The glistening appeal of precious metals returns

David Morris

UP UNTIL last week, gold and silver – like a Parisian in August – appeared to have shut up shop for the summer. In contrast, equity markets had pushed higher in a low volume melt-up that brought the Dow and S&P 500 up to levels last seen in December 2007. Even more impressively, the Nasdaq 100 hit its highest point since 2001, largely thanks to Apple. Meanwhile, crude oil reversed the majority of its May-June pullback, as a geopolitical risk premium was re-established.

But last week, silver, then gold, broke out sharply to the upside in moves which took most traders by surprise. Silver flew above $28.30/oz – a level which had acted as resistance from the beginning of June.

A day later, gold joined in on the action. It surged through $1,625/oz – the 61.8 per cent Fibonacci retracement of the December to February rally – and went on to take out its 200-day moving average at $1,645.

No doubt the two metals are getting a boost as investors continue to factor in the likelihood of further central bank stimulus. After all, both gold and silver notably failed to follow equities and oil higher over the summer and could now be playing catch-up. But this latest move feels more like a technical breakout, backed by genuine buying for other fundamental reasons.

Two weeks ago, the World Gold Council reported that overall gold consumption fell 7 per cent in the three months to June, with second quarter gold demand falling to its lowest level in more than two years. Retail buying in India fell sharply thanks to the weakness of the Indian rupee, together with increased import duties. Chinese retail demand also fell, as the economy slowed and the Shanghai Composite fell back to levels last seen at the height of the financial crisis. However, with reports of Indian demand picking up ahead of the marriage season and Diwali, it may be too early to write off the world’s two largest gold consumers.

Meanwhile, as foreign exchange and portfolio diversification continues, central banks, financial institutions and high net-worth individuals continue to accumulate gold. News that George Soros and John Paulson had significantly increased their gold holdings in their respective hedge funds in the last quarter also piqued investors’ interest. It is also worth noting that LCH-Clearnet, the clearing house, joined CME Europe in allowing the use of gold as collateral for margin cover purposes. The obvious conclusion is that financial institutions are happy to consider gold as money, even if many of the world’s leading economists (and Ben Bernanke) continue to insist that it is nothing of the sort.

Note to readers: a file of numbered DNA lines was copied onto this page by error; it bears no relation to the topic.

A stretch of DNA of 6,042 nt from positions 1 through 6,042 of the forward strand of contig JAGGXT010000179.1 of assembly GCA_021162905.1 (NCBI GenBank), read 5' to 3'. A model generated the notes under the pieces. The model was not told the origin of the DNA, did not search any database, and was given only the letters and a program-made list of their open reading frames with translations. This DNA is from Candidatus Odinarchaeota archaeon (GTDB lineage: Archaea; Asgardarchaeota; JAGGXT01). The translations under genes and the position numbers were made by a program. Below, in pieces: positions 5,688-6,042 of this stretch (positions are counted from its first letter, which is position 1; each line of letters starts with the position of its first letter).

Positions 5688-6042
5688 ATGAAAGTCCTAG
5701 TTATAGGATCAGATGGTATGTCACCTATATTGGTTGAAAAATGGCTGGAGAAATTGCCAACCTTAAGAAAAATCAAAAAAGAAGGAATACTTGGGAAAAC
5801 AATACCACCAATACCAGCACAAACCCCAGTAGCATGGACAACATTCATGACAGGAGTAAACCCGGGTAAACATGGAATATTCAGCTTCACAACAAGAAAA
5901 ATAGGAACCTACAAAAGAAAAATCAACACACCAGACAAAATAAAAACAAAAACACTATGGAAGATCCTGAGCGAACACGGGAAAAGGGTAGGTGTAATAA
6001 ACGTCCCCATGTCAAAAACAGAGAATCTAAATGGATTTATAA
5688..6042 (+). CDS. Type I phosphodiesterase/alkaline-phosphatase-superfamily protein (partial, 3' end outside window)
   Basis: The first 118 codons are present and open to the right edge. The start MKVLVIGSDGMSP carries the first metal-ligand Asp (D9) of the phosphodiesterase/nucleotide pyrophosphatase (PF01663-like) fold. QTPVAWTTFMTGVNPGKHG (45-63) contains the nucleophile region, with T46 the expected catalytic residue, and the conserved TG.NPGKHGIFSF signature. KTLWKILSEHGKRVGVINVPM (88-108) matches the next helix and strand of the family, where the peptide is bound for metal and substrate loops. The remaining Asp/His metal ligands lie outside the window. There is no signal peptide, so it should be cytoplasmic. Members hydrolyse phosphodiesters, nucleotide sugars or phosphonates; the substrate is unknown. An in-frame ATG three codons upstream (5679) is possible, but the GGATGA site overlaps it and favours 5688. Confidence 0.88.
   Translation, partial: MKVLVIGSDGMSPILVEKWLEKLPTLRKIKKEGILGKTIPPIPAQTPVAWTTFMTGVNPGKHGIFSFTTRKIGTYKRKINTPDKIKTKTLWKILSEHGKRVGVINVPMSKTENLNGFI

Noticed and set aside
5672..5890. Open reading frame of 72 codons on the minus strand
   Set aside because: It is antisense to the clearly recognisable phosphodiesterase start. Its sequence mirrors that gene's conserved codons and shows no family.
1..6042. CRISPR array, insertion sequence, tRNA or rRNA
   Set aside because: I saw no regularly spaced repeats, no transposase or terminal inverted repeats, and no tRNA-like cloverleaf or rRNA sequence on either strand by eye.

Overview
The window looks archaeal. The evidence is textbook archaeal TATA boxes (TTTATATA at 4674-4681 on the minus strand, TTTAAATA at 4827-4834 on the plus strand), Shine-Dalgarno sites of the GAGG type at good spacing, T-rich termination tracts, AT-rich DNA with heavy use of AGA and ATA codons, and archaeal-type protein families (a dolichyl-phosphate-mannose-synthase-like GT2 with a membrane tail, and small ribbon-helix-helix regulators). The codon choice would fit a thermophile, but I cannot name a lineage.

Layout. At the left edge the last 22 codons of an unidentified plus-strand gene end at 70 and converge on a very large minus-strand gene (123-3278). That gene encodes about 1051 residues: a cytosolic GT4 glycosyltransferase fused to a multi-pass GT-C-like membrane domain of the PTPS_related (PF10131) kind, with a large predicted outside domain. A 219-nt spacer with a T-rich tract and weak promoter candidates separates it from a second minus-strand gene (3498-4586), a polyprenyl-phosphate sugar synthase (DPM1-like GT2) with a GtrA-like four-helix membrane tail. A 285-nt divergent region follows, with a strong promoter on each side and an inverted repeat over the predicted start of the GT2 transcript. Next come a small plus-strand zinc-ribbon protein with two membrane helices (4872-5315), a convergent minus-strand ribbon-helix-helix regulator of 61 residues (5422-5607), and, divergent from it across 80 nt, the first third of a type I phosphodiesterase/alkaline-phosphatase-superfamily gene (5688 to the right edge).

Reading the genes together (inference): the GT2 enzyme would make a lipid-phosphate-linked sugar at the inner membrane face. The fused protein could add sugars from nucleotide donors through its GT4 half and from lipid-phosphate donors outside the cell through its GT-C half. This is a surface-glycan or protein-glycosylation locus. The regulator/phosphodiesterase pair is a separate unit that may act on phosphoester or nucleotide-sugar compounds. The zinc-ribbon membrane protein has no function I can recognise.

The question now is: can the upside momentum be maintained? With the price consolidation that took place over the summer, gold and silver have built solid bases from which to head higher. The risk for both metals is that the current rally is based solely on the expectation of further central bank stimulus from the Federal Reserve, European Central Bank (ECB) and People’s Bank of China. If this is the case and such stimulus ultimately fails to materialise, or if a public argument builds over bond purchases between the ECB and the Bundesbank, then gold and silver could pull back sharply.

The Fed could easily disappoint by holding off from further large scale asset purchases until after the US presidential election in November. But the appetite for further stimulus is strong due to high levels of unemployment, tepid growth and the need to keep bond yields firmly anchored. In addition, the Eurozone debt crisis looks set to escalate further.

Geopolitical risk is also increasing: the hostilities in Syria, together with rising tensions between Iran, Israel and the US, could easily converge and then set off a chain of events which have the potential to spread worldwide. Given this uncertainty, it is no wonder that precious metals are once again being sought out as safe havens.